Technically apps will also run faster if they do a lot of 64-bit processing.
That said, with games all being 32-bit this is not going to matter much, games are usually the most CPU intensive applications on phones.

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Because there is no way on Earth that we could change the way dates are handled on 32 bit POSIX systems given the tight 25yr deadline. And no, we cannot just say "I don't care! I'll be dead in 25 years anyway!". We have to face it, somehow No matter how distasteful and painful it may be. And no matter how stupid we have to look standing on stage promoting 64 bit as a reason to by a particular phone instead of another today. ANd despite how silly we may feel pushing stupid marketing tricks at the unwashed masses. The Y2k+38.something problem *must* be resolved. Before it's too late.

And if all those 64 bit pointers waste our memory now... so be it.

Of course, in just 5 to 10 year's time, mobile software will be wasteful and gluttonous enough that the upcoming Galaxy Note 3's 3GB of RAM will be insufficient to run "Hello World".

When I think of what was accomplished with the 8 bit 6502 in my Apple ][+ and it's maxed out 16k of RAM, and compare it with today... I can only shake my head in sorrow.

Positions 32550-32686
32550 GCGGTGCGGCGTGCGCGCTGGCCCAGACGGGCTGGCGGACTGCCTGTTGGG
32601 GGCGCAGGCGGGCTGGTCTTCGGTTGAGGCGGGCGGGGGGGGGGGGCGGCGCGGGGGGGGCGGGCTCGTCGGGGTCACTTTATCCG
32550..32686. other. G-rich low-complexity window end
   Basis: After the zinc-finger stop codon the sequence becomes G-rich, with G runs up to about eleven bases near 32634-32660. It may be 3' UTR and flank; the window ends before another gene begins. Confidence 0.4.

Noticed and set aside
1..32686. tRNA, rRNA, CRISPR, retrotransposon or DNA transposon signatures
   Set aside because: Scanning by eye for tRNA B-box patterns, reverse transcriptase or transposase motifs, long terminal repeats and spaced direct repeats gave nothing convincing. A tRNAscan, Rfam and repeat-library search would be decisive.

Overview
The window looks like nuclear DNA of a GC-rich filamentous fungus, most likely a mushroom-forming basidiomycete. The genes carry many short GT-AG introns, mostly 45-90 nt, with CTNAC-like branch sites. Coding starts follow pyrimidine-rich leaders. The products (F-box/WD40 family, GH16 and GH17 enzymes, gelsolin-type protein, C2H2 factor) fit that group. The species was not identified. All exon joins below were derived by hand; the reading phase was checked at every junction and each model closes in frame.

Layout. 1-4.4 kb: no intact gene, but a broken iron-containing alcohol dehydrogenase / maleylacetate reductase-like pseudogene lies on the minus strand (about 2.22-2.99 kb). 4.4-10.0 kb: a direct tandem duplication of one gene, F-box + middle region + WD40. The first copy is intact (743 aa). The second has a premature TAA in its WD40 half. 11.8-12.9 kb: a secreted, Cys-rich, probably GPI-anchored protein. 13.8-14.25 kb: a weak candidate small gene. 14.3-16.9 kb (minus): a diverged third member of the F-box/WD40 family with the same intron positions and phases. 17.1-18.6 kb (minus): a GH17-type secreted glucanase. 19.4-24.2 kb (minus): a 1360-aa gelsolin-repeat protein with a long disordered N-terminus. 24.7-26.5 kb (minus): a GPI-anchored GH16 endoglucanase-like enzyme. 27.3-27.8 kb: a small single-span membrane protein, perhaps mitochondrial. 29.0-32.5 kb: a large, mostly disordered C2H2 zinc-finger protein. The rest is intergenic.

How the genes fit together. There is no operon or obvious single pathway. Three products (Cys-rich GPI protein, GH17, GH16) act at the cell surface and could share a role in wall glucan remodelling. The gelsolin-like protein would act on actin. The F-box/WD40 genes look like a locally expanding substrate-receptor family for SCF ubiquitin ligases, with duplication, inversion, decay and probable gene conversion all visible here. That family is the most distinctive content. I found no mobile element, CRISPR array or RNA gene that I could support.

Why does everyone keep saying that it needs 4 gigs of ram to matter? That's hardly true. It needs a 64 bit os and programs. A by product is that 64bit is compatible with larger ram amounts. 64bit can process 64bit chunks of data at a time vs 32bit. This could be exponentially faster, especially for heavy computing; such as decoding.

THANK YOU! I get so @#$% fed up with people saying that RAM is the only benefit to a 64 bit processor. I honestly think the coolest thing to take away from this is that if they are announcing 64 bit processors for their phones, then the Android OS must be close to supporting the 64 bit architecture. I'm looking forward to the performance gains it will bring us irregardless of extra RAM (of course that is a happy side effect).